Solar Impulse 2 is expected to take off from Lehigh Valley, Pennsylvania around midnight on the latest leg of its solar-powered journey around the world, arriving at JFK airport in New York around 4 a.m. ET Tuesday.
The flight will mark the 14th leg of the historic trip. Piloted by Andre Borschberg, the plane is expected to make a flyby of the Statue of Liberty between 2 a.m. and 3 a.m. ET Tuesday.
“I am looking forward to this incredible flyover of the #StatueofLiberty,” Borschberg tweeted Monday.
“I will be able to observe with awe the lights of the amazing city which never sleeps,” he added, in a subsequent tweet.
The plane is the brainchild of explorer and Solar Impulse Chairman Piccard, who is taking it in turns with his fellow Swiss pilot Borschberg to fly the aircraft on its journey across the globe.
The aircraft, a larger version of a single-seat prototype that first flew six years ago, is made of carbon fiber and has 17,248 solar cells built into the wing that supply the plane with renewable energy, via four motors. The solar cells recharge four lithium polymer batteries, which provide power for night flying.
Solar Impulse 2 typically flies between 30 mph and 40 mph, although this can increase and decrease significantly depending on wind speed.
The plane has travelled 18,375 miles since setting off from on the first leg of the trip from Abu Dhabi to Oman in March 2015, and has racked up almost 385 hours of flight time. The plane then made stops in India, Myanmar and China, en route to an unscheduled stop in Nagoya, Japan. The plane originally left Nanjing, China, for Hawaii, but diverted to Japan because of unfavorable weather.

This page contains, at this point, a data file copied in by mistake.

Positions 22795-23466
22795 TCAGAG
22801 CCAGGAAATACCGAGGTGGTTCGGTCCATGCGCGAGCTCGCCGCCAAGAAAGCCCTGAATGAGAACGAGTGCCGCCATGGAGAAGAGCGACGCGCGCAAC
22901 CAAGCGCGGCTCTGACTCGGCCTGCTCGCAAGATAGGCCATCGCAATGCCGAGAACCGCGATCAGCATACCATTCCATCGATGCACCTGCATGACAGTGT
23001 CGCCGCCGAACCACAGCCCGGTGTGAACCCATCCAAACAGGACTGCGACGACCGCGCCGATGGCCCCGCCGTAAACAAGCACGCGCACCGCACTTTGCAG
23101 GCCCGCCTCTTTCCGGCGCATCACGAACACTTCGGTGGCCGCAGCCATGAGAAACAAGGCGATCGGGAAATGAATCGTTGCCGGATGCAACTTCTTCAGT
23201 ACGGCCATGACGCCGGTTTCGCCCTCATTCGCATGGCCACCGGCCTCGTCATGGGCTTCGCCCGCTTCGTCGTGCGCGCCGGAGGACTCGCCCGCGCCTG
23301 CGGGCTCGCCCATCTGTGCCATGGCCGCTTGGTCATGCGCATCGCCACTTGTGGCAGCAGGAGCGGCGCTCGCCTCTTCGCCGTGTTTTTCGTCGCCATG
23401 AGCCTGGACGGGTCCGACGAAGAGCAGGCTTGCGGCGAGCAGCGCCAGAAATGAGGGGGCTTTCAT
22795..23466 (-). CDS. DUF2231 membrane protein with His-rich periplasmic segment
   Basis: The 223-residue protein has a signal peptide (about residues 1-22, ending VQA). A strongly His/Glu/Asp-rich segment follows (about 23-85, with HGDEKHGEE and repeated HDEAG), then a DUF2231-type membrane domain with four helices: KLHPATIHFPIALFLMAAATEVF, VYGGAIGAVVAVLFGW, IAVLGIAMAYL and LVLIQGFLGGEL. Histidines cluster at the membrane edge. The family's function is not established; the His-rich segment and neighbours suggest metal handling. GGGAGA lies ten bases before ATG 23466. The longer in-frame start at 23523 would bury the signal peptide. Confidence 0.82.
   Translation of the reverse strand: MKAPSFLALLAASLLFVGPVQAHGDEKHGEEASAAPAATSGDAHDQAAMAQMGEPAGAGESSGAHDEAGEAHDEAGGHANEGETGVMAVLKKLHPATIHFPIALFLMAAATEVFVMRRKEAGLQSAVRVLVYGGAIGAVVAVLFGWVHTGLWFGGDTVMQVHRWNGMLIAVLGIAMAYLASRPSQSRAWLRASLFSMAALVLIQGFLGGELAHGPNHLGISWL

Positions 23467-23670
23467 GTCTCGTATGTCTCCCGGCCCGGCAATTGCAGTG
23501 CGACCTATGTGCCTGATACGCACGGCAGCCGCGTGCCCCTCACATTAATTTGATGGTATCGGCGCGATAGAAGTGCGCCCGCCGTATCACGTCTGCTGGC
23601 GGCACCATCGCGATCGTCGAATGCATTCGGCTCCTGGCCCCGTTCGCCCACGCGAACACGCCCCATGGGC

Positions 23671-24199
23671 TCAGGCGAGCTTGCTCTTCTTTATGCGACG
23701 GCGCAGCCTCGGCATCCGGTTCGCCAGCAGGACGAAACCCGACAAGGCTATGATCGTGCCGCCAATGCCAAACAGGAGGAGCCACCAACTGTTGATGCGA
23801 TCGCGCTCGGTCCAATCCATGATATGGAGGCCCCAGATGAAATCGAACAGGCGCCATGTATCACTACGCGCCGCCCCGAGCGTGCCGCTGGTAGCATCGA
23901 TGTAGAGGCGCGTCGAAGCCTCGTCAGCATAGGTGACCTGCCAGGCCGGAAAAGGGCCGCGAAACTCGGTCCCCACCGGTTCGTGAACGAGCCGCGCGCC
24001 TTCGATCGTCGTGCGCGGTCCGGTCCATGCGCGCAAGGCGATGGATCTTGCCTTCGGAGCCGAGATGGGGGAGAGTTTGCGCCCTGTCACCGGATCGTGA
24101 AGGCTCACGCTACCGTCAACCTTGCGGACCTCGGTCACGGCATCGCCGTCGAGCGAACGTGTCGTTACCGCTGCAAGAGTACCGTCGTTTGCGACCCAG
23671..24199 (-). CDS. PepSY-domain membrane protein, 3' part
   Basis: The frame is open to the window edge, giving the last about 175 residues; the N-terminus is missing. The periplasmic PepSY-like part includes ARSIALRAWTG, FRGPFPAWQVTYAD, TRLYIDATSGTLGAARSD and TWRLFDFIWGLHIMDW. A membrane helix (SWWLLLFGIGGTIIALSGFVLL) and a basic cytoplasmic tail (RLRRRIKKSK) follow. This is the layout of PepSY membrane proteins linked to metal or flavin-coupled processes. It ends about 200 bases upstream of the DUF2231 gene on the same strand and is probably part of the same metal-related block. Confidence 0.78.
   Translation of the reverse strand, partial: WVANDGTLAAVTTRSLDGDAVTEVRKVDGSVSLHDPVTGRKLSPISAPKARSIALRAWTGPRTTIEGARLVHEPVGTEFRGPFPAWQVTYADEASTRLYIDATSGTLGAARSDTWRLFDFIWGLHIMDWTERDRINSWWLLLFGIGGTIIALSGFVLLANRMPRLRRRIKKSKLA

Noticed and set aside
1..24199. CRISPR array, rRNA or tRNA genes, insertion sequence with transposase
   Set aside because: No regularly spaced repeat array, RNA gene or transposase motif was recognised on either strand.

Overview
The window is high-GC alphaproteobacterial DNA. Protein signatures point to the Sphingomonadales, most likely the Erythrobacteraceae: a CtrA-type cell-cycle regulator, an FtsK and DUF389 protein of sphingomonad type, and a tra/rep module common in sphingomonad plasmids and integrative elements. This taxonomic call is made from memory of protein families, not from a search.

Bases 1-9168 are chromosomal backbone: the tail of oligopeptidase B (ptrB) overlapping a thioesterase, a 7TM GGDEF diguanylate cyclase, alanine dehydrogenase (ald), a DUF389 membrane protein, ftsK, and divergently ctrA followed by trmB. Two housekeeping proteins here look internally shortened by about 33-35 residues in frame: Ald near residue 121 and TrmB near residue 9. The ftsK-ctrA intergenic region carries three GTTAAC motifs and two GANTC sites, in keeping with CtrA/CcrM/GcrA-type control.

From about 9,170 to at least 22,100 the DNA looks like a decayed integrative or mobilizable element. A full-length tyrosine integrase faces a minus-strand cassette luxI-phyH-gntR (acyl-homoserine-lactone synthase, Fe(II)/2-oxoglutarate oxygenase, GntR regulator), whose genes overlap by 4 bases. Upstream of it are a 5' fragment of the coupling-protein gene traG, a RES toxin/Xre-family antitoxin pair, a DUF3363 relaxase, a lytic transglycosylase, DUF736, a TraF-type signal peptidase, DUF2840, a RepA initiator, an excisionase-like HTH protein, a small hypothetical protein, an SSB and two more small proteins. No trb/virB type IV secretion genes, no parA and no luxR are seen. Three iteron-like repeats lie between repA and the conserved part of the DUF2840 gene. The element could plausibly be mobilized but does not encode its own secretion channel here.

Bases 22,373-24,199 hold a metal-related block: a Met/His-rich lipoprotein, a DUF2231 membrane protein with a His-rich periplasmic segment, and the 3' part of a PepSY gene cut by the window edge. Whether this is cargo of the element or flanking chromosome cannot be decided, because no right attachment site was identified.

Borschberg piloted Solar Impulse 2 on the eighth leg of its journey, landing in Hawaii on July 3 2015 after an incredible 4,480-mile, 118-hour flight from Japan. The journey shattered the record for longest solar-powered flight in terms of distance and duration, easily surpassing the 1,491-mile, 44-hour record Borschberg set when flying from China to Japan on the prior leg of the trip. Borschberg also broke the record for longest non-stop solo flight without refueling, which previously stood at 76 hours and 45 minutes.
The aircraft then had a nine-month layover in Hawaii while the Solar Impulse team fixed damage that occurred during the flight from Japan.
Piccard flew the subsequent leg, a risky 62-hour nonstop flight from Hawaii to California. Since then, Solar Impulse 2 has made stops in Phoenix, Tulsa, Dayton, and Lehigh Valley International Airport, Penn. From New York, the plane will fly across the Atlantic Ocean to Europe. The final leg of the odyssey is from Europe to Abu Dhabi.
The plane proves the immense potential of solar-powered technology, according to Piccard. Solar Impulse 2, he told FoxNews.com last year, could spark increased interest in technologies such as LED lights and electric cars, as well as lightweight vehicles.
A huge inflatable mobile hangar that can be quickly assembled and disassembled is being used to shelter Solar Impulse 2 on its journey around the world.
Follow James Rogers on Twitter @jamesjrogers